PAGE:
I heard about all of these, and I care about... none of them.
Maybe a sign that I need to spend less time on the Internet.
Several days passed.
Was Mrs. Wilcox one of the unsatisfactory people—there are many of them—who dangle intimacy and then withdraw it? They evoke our interests and affections, and keep the life of the spirit dawdling round them. Then they withdraw."
— E.M. Forster, Howards End (in class we talked about how this passage could also describe the Seattle Freeze)
"I booked the Swedish massage for you," Curt said.
"Thank you," she said. Then, in a lower voice, she added, to make up for her peevishness, "You are such a sweetheart."
"I don’t want to be a sweetheart. I want to be the fucking love of your life," Curt said with a force that startled her.
—Chimamanda Ngozi Adichie, Americanah
Saunders has revealed that he initially conceived the story as his first novel—in which Jeff, the protagonist, escapes the testing facility and hides in a nearby town; but, Saunders admitted, ‘it didn’t really have much life in it.’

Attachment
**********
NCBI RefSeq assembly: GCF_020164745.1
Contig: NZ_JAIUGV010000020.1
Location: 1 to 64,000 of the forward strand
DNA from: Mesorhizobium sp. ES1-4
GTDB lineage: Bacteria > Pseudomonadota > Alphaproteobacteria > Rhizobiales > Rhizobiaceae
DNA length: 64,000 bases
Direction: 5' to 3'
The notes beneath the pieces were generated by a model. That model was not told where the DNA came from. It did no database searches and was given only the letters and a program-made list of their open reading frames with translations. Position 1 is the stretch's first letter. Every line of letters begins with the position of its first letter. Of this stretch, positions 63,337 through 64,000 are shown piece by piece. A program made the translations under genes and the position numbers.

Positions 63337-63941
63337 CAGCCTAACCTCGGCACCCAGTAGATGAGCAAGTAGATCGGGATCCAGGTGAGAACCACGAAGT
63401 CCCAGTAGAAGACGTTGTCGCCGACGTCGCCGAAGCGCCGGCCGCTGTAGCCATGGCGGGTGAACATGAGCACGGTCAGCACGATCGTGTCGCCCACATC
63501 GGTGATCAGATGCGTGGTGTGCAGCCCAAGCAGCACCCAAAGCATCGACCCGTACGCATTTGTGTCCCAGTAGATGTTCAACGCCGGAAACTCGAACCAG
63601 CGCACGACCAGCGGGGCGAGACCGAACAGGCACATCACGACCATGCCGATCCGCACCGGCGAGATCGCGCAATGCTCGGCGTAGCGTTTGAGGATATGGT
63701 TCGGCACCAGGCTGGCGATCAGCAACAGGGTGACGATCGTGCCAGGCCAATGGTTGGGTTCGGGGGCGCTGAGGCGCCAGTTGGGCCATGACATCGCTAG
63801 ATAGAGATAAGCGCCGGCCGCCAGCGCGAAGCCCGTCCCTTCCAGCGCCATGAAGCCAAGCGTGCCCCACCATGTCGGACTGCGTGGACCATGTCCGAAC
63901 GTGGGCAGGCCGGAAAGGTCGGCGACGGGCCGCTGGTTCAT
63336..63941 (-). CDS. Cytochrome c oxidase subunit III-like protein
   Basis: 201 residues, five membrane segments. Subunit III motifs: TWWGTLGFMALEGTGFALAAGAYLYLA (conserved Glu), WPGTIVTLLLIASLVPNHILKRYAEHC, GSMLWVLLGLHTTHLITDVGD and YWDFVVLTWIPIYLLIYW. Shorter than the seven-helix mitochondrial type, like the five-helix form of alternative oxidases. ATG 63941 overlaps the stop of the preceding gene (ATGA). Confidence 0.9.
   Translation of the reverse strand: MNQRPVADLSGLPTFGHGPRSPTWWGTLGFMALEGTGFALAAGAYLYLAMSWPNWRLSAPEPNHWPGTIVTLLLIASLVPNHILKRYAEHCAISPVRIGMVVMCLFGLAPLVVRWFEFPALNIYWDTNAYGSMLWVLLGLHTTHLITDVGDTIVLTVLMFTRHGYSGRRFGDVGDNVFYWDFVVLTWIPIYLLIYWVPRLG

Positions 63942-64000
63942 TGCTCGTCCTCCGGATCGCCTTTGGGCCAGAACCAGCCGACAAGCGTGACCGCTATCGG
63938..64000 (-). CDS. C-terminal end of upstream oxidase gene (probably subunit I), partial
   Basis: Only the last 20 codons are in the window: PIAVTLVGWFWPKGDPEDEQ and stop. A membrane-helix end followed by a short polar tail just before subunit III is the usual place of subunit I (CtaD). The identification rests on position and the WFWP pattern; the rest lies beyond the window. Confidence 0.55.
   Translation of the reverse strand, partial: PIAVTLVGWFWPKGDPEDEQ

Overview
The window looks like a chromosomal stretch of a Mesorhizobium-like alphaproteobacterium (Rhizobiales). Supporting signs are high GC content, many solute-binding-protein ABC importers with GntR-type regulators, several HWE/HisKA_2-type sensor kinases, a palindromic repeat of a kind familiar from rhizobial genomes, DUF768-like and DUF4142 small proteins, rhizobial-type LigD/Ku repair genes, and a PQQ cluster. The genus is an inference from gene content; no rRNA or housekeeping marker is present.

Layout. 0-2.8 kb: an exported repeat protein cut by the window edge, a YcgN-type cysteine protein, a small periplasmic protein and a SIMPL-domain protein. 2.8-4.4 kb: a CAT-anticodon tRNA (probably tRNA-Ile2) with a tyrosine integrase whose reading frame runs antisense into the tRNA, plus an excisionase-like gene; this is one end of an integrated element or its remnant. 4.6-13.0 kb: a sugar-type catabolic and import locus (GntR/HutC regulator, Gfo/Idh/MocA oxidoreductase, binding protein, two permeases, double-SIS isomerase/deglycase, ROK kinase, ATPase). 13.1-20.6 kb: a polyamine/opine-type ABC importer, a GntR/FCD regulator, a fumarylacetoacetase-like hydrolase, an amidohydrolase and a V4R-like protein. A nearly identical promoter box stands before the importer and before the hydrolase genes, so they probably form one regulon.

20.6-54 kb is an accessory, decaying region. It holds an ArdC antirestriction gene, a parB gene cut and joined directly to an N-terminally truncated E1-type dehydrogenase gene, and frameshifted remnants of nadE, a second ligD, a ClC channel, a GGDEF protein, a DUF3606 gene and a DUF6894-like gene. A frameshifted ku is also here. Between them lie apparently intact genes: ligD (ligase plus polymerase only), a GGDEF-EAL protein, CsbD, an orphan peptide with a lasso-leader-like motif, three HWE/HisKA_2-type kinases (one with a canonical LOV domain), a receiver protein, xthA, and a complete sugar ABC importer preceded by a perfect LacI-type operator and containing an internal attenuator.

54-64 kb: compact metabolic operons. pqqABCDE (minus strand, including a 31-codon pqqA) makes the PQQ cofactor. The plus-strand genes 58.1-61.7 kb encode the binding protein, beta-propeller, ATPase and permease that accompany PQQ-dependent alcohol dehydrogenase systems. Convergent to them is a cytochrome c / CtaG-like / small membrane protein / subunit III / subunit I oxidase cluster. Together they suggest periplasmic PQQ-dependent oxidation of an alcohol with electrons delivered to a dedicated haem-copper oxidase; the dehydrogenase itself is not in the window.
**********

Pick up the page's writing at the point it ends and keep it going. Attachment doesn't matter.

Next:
Not much life, or too much: few offhand statements are as revealing of the ethic of the contemporary story form, in which survival, or hope, seems dead, while death seems alive. (Walter Benjamin, famously: ‘Death is the sanction for everything that the storyteller can tell.’) Saunders tactfully and wisely preferred to stick to his premise at the expense of narrative, which means at the expense of ‘escape.’ His stories don’t flee or meander into a wider world, into that unnamed, ongoing town outside the testing facility—they’re caught inside their boxes."
— Nicholas Dames, "Story Time," Public Books (stunningly eloquent)
— Bob, on our college newspaper
— George Eliot, Middlemarch
The Great Columbia Book Slide of 1934 (via Paris Review)